In spreading-center volcanism, the tectonic plates move away from one another, forming an ocean or continental ridge. As the plates separate, the mantle rock flows up into the space created between them.
Here, the mantle rock melts to form magma, which emerges and forms a new crust. This process does not create a volcano as we know it, but it does patch up holes in the earth.
Most volcanoes are formed by subduction-zone volcanism. This process occurs when two tectonic plates collide and one plate from the lithosphere (the layer made up of the upper crust and the top layer of the mantle) is pushed deeper into the mantle, which forms a trench (usually located at the ocean floor). Most scientists believe that heat and pressure eject water from the lower plate (the subducting plate) into the upper plate.
Now that the upper plate contains more water, its melting point decreases and the upper plate melts into magma. The magma flows out and up because it is less dense than the surrounding rock. If under enough pressure, it spews through the surface. Otherwise, magma forms in a chamber beneath the earth’s crust.
Another way that volcanoes form is by hot-spot formation, which is not caused by shifting plates, but rather, by hotter, deeper magma rising from the lower to the upper mantle.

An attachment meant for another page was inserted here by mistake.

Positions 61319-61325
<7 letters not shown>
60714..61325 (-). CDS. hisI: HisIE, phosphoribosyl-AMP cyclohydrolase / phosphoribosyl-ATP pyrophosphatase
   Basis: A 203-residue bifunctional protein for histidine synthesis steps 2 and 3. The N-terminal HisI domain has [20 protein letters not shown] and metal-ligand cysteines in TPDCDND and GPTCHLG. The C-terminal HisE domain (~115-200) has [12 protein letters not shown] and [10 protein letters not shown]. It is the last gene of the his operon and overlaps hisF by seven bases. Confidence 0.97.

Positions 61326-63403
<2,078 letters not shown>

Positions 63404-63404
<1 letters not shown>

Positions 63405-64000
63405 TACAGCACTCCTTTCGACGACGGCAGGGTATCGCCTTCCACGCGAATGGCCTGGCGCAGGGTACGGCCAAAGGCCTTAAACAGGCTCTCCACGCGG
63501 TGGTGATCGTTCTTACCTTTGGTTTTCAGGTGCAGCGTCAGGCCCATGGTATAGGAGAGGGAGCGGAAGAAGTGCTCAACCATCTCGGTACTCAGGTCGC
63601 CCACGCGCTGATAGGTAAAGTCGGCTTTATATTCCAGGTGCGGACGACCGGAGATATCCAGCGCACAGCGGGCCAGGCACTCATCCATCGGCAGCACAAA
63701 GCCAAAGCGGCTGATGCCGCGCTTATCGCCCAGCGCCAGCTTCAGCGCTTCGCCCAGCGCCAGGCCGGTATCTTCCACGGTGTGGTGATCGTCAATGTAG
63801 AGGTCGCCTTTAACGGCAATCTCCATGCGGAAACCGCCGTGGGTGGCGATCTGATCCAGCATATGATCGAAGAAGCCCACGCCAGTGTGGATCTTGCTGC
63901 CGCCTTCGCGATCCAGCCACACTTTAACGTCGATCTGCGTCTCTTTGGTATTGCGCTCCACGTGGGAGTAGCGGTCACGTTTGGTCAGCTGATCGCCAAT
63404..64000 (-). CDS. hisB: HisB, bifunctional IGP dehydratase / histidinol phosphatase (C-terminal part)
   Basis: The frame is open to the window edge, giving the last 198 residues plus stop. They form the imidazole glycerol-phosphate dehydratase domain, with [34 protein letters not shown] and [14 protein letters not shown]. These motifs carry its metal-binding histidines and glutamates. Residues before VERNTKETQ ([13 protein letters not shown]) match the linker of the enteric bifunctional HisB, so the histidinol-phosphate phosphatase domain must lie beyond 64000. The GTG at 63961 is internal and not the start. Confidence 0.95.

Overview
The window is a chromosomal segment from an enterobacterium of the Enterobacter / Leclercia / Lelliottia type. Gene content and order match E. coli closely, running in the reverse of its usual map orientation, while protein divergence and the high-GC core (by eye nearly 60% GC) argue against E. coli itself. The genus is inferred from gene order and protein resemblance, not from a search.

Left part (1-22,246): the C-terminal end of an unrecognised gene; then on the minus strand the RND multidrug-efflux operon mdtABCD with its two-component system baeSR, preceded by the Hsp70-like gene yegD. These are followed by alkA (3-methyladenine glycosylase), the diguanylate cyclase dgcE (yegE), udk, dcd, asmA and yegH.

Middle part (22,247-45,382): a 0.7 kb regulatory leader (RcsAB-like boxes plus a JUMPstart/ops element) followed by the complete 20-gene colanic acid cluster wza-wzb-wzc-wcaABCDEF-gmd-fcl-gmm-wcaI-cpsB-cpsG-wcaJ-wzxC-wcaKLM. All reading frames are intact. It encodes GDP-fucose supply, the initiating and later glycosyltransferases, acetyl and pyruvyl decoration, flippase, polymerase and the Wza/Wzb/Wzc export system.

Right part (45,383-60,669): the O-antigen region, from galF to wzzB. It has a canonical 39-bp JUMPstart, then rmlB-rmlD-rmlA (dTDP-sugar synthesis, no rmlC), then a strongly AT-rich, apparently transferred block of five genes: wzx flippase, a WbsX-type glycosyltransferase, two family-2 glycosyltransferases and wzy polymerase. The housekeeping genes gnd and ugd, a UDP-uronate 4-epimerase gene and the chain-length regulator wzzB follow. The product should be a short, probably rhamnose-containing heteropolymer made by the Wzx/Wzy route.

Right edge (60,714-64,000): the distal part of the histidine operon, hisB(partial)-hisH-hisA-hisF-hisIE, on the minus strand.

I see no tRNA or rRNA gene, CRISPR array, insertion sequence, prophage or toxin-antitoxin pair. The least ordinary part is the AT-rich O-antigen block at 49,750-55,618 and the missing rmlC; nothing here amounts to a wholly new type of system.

The hotter material from the lower mantle can then form an area just under the earth’s crust that is called a “hot spot.” No eruptions will occur at the surface, but as the plate above the hot spot shifts, a series of volcanoes forms. This is how the tropical vacation spot we know as Hawaii formed.
In both subduction-zone and hot-spot volcanism, magma always seeks lower pressure regions, so it rises toward the surface because it is less dense than the surrounding rock.
To form the conical shape of a volcano, one of two things happens: The magma pushes crust materials up around it, or magma spews forth and cools, collecting over time to form a mountain or hill, though it is possible to have a volcano in a crater or plateau.
The reason that magma does not always reach the surface immediately is because when the surrounding rock’s pressure exceeds the pressure of the liquid magma, it can keep this magma temporarily contained just beneath the earth’s surface.
Over time, the magma pressure can rise to exceed that of the surrounding rock, causing the molten rock and magma to spew forth through the surface.
Many dissolved gases exist in magma, and as long as the surrounding rock exerts a pressure greater than the gas vapors, the magma will remain contained. However, if the gas vapor pressure ever exceeds the pressure exerted by the rock, the dissolved gases expand and form bubbles called vesicles.
When vesicles form, one of two things happens: either the pressure of the surrounding rock decreases because of the decompression caused by the lowering pressure point of the magma, or the gas pressure increases because the cooling magma has crystallized and therefore enriched the gas inside it.
Magma filled with the tiny gas bubbles has a lower density than the surrounding bubble-free magma, and so the gas bubbles push the magma up and out of the volcano chamber.
The result is lava spewing out from a chamber just beneath the earth’s crust, thus forming the best-recognized version of the volcano.